Ratatat describes itself as "instrumental"; I'd probably guess these guys were some kind of electronic laptop-pop outfit. If I didn't know any better. What I was surprised to find out is that many of these songs are performed live, using equal parts sampling and instrumentation.
Known originally as Cherry, before its appropriately onomatopoeic name change, Ratatat is made up of multi-instrumental computer-man Evan Mast and guitarist Mike Stroud. The project began in 2001 in the duo's spare time, which must be in short supply considering that Mast is co-owner of the Audio Dregs label and Stroud often provides guitar work in the studio or on tour with Dashboard Confessional. After signing with XL Records, Ratatat released its first, self-titled album in 2004.
On Classics, the pair's second offering, layers of percussive sounds build on one another to create primarily rhythmic arrangements ... with varying results. While much of the record will make your morning commute feel like a game of Spy Hunter, there are a few standout tracks. For example, "Wildcat" is bound to be overplayed on the dance floor, with its roller-disco bass line and repeating sample of a growling cougar. (Or is that a mountain lion?)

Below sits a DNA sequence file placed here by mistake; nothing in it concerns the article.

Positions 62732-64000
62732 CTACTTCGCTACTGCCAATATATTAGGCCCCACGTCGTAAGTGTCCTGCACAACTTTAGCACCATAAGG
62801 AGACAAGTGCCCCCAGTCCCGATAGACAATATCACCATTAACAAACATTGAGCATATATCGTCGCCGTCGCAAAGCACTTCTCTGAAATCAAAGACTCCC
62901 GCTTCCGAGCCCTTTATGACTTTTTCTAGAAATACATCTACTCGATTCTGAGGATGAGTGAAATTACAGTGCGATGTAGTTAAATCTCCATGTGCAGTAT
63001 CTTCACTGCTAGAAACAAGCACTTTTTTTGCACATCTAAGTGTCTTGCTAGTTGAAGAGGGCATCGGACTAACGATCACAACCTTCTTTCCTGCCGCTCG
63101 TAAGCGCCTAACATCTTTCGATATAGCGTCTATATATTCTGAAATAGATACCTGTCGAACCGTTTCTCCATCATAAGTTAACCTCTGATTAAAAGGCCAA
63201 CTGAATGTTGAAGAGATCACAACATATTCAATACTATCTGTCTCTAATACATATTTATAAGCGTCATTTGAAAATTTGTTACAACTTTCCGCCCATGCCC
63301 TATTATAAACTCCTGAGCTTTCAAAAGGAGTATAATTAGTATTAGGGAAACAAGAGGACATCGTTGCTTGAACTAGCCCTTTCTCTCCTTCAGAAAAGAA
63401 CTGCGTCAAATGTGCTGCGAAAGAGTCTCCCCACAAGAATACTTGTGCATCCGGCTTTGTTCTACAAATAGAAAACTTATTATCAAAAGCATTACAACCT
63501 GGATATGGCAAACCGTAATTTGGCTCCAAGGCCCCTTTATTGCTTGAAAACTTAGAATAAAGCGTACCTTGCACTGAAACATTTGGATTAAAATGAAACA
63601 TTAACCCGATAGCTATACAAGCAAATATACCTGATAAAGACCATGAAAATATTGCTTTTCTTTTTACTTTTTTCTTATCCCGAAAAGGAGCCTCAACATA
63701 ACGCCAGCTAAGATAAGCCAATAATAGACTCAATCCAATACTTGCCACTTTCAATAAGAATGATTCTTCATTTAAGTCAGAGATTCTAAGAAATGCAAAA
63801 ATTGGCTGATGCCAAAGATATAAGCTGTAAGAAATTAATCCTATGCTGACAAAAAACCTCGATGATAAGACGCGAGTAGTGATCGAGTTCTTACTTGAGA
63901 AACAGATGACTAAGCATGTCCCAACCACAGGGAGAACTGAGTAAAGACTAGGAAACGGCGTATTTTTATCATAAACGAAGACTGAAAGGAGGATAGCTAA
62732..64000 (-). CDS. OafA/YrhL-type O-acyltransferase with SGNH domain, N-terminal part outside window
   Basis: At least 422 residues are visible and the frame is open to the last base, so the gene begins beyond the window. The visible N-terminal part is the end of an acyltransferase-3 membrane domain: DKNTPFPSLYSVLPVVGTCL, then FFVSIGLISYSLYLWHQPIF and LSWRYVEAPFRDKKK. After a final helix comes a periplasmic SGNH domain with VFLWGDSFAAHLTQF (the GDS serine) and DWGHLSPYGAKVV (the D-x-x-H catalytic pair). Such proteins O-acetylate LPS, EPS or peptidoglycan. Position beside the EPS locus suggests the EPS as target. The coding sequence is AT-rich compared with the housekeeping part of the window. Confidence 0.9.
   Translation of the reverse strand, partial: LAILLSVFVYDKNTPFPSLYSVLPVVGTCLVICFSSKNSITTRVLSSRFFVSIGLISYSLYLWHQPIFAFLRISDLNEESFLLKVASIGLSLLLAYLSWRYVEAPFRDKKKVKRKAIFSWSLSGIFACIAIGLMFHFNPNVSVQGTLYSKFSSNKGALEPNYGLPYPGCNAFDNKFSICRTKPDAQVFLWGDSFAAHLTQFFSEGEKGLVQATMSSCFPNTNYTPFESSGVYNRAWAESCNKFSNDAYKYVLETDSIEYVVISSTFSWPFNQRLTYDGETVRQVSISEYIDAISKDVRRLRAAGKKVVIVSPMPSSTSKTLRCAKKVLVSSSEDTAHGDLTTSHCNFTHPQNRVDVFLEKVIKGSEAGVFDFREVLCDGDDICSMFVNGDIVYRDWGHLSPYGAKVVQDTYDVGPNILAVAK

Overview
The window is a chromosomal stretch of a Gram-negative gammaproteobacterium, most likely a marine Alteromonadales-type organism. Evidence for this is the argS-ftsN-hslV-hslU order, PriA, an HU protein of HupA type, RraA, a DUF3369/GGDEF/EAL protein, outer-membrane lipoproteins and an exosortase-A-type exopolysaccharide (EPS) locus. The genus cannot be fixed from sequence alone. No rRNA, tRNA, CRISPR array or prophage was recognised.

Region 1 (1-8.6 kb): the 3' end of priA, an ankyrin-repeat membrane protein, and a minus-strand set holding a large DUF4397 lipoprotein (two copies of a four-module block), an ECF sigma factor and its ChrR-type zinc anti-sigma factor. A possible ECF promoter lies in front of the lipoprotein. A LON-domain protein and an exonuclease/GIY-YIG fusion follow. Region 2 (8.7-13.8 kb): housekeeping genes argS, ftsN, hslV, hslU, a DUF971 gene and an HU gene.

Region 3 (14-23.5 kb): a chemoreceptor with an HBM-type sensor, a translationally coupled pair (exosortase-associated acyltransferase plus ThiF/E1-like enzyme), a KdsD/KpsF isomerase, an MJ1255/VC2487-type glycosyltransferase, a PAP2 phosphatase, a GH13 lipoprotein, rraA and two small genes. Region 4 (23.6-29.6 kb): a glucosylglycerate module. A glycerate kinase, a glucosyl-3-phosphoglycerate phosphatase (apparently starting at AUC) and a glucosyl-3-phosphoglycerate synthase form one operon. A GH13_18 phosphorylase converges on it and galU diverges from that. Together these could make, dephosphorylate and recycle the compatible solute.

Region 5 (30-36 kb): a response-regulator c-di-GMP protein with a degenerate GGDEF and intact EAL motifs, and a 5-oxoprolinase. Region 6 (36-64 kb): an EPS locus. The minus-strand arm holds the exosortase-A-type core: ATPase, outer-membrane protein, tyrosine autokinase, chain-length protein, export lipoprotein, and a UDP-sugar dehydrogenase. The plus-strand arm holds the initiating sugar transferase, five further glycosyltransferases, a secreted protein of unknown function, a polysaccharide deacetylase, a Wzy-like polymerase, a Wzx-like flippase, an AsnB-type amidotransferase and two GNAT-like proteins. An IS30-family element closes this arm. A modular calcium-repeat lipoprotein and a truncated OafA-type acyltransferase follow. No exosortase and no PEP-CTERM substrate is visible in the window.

While much of the new record has an organic feel, even the guitar riffs sound a bit more like recordings of guitar riffs. If Ratatat were just some hipster tooling around on his iBook, I'd probably say Classics beats the hell out of a PowerPoint presentation. But knowing there are actual instruments involved, I can't help but ask, "Is that it?"